(As an aside, my older brother, back in the radical 1960’s, once ended up in a picture on the front page of the local newspaper as being part of the leadership of the radical SDS (Students for a Democratic Society), when in actuality, he was just there because some friend invited him to the meeting and he had no idea what it was really about. He was never part of the movement. If that had happened in the United States of 2007, that may have been more than enough to get him on several lists that the government apparently maintains.)

And, for those of you who may harbor any delusions about whether or not these kinds of “enemies lists” are an incredibly bad idea that might get used in a very wrong manner, consider this. Once your name is on this “no fly” list, your name will pop out every single time you try to board a commercial flight. You will always be “requested” to speak to a gate agent before you are allowed to fly. Your luggage will always be searched. You have no rights in finding out how your name was placed on this list. You have no appeal rights. You have no way of removing your name from said list (unless, no doubt, you have some very heavy political connections with the right sort of friends). You are permanently considered to be a person who deserves to be scrutinized at every turn. If you aren’t an all-out Enemy of the State yet, it is only because you haven’t been trying hard enough.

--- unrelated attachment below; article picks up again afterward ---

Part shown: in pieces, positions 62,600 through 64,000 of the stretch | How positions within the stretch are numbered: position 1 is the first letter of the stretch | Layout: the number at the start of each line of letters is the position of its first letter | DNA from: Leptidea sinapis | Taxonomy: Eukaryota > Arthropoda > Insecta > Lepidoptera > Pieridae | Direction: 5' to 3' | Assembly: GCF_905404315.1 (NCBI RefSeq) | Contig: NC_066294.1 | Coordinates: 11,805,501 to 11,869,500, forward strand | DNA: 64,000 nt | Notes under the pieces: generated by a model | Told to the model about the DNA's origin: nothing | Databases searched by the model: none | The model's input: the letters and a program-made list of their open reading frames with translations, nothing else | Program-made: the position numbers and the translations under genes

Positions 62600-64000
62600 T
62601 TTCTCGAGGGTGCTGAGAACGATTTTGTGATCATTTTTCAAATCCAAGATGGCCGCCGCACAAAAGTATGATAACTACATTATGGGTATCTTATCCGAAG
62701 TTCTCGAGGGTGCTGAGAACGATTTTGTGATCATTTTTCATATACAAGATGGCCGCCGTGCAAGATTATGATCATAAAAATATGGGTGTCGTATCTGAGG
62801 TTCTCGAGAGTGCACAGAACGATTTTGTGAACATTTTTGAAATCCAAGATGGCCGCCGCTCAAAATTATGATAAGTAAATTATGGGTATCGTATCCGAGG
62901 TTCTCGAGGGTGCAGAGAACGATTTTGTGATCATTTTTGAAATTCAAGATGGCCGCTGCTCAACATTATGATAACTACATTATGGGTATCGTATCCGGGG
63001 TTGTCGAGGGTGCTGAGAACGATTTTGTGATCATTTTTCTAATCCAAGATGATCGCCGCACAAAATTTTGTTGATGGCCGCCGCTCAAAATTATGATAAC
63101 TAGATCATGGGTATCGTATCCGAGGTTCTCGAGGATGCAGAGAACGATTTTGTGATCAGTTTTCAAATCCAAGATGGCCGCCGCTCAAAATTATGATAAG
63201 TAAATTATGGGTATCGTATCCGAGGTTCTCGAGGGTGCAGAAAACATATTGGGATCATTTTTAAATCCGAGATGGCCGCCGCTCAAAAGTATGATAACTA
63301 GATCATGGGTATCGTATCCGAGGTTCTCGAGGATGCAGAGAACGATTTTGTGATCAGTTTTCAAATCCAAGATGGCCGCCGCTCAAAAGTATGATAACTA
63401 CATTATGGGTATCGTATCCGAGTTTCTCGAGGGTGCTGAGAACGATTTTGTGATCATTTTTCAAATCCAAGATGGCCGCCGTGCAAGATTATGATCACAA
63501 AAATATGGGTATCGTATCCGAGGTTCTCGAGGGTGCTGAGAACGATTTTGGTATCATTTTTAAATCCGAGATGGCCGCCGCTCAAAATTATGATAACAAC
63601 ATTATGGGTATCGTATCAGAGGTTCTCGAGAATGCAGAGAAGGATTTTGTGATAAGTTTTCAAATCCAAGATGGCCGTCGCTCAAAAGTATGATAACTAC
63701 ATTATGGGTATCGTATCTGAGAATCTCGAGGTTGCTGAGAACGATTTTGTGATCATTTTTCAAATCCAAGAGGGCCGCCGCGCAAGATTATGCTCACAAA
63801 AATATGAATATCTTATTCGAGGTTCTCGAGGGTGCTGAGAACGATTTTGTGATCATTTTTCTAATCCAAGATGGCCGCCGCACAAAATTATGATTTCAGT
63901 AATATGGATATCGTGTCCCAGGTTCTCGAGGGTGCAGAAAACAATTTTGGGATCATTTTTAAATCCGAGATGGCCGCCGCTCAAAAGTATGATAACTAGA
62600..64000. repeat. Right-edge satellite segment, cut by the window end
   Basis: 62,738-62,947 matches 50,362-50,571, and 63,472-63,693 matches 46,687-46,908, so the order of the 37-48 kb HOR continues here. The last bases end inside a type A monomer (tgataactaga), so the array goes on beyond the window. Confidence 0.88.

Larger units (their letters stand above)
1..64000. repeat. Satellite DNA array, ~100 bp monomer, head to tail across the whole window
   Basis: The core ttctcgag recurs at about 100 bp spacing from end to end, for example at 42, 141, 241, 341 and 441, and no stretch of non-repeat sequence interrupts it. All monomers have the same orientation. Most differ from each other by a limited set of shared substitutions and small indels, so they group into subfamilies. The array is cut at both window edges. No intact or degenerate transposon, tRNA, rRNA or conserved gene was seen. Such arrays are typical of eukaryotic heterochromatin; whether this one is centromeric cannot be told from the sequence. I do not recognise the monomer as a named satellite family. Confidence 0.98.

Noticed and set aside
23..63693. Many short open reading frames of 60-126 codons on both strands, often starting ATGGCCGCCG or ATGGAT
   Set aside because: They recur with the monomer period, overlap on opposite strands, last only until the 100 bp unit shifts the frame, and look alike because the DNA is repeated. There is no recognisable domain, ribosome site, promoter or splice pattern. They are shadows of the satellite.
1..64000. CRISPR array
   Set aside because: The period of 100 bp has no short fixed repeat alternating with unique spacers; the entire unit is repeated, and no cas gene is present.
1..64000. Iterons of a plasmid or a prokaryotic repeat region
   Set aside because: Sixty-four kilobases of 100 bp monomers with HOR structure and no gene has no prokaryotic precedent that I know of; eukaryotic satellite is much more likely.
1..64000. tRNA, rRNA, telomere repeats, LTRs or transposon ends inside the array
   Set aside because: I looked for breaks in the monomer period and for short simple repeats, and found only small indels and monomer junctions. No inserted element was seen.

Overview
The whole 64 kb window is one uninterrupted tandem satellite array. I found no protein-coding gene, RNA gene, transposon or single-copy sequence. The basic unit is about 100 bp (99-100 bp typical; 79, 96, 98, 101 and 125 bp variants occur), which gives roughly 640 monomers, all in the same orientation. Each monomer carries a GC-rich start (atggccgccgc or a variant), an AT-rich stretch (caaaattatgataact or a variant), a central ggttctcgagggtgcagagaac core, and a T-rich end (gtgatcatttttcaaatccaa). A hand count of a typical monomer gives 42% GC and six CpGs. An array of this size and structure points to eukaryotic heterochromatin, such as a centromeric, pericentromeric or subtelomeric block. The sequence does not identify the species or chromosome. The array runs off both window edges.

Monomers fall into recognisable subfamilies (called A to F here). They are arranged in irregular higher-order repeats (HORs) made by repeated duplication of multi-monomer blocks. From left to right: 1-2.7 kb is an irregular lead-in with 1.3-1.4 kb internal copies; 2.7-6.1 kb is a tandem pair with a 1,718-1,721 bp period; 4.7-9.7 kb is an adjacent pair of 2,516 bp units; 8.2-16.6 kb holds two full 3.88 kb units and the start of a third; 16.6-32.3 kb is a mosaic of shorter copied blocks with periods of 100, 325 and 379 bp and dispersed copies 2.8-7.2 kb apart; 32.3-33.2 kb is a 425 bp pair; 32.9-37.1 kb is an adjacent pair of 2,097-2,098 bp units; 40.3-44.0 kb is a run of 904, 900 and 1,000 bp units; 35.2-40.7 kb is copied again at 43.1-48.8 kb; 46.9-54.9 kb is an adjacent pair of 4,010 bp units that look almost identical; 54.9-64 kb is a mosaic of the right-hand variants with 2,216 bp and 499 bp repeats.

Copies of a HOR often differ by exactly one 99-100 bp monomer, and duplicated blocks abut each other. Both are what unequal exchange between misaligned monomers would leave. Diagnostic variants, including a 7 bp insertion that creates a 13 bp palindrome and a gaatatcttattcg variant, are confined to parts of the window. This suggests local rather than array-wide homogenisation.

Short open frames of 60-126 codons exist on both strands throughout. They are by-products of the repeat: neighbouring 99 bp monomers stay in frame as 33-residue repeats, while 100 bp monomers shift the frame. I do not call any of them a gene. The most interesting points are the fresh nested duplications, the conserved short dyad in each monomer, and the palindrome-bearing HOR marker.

Something like this MIGHT just be understandable, if it were to be used to keep suspected terrorists from boarding a commercial flight. However, at what point did someone decide that attending a “peace march” was so insidious, so perfidious, that this person should not be allowed on a flight for fear of endangering the public? If anything, I would have thought that someone interested in peace (that is, not being at war) would ALSO be interested in blowing up a jet airliner. As you see, it takes no time at all to undercut the argument that this list is being used to protect the flying public. It is a iron-fisted approach to punishing the Bush administration’s political enemies. There is nothing, at all, in there about protecting the public.

This represents just one of the many heavy-handed, overbearing and totally malicious ways that George Bush and Karl Rove have transformed our government, which is supposed to be “by the people and for the people” into something that is used to punish “enemies” and instill fear into the population of our own country.

Anyone who is not fearful of what this country could become in the very near future is probably part of the group that wants to change it, or else suffers from a congenital lack of imagination.